To Mr. P Jha, who specializes in creating ripples of alarm in India’s South Block and uses that as his major modus operandi, the bogus Chinamen was a way of proving greater Chinese influence in Nepal’s politics, when in fact the event in question was less Machiavellian—a greater trade and transit linkage between Nepal and China, much delayed and much needed.
Of course this event would be cause for celebration for any Nepali who’d suffered the six month blockade in which India brutally cut off all gasoline supplies and other trade goods to Nepal. Coming shortly after the earthquake, the blockade brought Nepal to its economic knees, made inflation soar, and severely affected the 400,000 people who’d lost their homes but could not reconstruct due to lack of building supplies. The elderly and sick were also severely affected. Medicines, normally imported from India, ran out in the marketplace, and the lack of gas meant people not only had to live through 14 hour electrical loadshedding but also had no way to cook their meals. Nepali business have had to pay thousands of dollars in demurrage charges to the ports of Calcutta to hold their goods, adding to their losses. Surely any sane nation would try to ensure their citizens would never have to go through such a moment, ever again?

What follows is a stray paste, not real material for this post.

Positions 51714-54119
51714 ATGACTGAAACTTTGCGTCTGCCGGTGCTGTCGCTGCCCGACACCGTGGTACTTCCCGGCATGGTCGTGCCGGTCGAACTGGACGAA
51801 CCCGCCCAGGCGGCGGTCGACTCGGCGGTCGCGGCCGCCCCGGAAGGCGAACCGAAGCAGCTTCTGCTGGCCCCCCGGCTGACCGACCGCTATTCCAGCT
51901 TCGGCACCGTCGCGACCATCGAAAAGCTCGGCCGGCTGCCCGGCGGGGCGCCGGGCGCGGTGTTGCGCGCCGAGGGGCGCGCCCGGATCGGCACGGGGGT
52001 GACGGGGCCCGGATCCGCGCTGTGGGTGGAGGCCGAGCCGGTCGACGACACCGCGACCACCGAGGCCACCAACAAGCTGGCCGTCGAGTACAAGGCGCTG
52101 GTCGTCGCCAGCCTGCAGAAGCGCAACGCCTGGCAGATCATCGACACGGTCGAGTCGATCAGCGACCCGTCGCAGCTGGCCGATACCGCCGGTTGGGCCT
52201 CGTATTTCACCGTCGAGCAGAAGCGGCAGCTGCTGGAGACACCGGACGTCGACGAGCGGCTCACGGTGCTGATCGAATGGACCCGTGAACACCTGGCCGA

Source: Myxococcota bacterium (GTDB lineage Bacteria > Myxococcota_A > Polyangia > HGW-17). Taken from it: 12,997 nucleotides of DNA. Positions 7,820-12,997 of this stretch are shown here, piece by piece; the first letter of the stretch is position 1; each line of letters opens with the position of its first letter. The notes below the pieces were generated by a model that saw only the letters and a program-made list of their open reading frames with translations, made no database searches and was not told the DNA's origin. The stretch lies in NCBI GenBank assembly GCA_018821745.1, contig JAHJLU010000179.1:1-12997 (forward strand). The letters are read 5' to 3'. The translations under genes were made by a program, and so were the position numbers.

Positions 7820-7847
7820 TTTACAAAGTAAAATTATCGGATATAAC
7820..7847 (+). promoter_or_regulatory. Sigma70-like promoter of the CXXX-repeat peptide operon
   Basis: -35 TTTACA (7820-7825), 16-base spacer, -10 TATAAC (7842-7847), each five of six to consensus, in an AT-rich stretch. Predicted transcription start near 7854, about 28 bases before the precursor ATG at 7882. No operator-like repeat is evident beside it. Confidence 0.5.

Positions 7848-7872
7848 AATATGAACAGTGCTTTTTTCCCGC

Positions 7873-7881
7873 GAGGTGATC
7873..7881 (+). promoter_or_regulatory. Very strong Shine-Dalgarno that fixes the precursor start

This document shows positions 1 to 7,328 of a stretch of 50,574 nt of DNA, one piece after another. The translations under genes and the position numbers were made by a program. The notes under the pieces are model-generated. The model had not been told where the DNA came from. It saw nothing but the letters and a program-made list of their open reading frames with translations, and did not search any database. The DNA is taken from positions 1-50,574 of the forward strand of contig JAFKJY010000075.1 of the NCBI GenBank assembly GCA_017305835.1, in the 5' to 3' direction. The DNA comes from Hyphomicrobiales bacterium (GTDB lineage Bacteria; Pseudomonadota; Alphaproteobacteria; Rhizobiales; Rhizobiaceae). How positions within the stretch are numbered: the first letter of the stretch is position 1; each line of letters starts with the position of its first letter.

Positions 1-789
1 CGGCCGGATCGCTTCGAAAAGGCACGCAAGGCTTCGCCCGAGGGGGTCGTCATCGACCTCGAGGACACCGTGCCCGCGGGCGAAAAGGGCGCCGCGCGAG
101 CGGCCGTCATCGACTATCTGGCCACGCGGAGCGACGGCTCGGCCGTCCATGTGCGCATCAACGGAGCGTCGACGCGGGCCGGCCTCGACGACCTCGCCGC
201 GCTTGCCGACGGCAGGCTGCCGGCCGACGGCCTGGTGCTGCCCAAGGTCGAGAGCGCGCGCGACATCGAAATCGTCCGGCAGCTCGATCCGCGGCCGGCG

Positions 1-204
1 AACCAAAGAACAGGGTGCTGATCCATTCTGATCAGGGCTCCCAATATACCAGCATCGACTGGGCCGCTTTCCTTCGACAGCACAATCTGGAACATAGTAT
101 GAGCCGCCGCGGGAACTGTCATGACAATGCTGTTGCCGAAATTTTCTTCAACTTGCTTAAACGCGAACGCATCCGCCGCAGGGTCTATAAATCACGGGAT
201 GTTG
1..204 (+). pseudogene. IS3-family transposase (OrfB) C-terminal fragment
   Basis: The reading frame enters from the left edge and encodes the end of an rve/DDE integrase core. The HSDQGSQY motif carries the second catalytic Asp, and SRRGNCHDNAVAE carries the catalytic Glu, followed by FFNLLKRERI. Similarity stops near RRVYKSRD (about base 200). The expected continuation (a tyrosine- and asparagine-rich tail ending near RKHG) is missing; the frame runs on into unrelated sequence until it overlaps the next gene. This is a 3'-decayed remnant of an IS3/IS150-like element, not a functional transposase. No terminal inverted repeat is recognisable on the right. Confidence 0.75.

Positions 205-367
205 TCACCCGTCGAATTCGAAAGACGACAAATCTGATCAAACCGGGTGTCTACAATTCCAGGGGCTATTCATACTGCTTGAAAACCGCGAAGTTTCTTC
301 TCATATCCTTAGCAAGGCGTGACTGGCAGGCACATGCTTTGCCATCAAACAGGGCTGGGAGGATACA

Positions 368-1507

But to another scion of the Nepali intellectual world, this doesn’t even seemed to have registered on the radar. Noted journalist CK Lal, writing for Catch News, titles his article: “Nepal: India's emasculated responses have emboldened KP Oli.” In this article, seems to imply Nepal is only making ties with Beijing to pique India: no mention of the six-month Indian blockade that crippled the economy and devastated the process of recovery; no mention of the fact that India controls most of Nepal’s trade by holding its transit routes over Nepal’s head as a Sword of Damocles; no mention of why landlocked Nepal may want a second route other than India to the sea.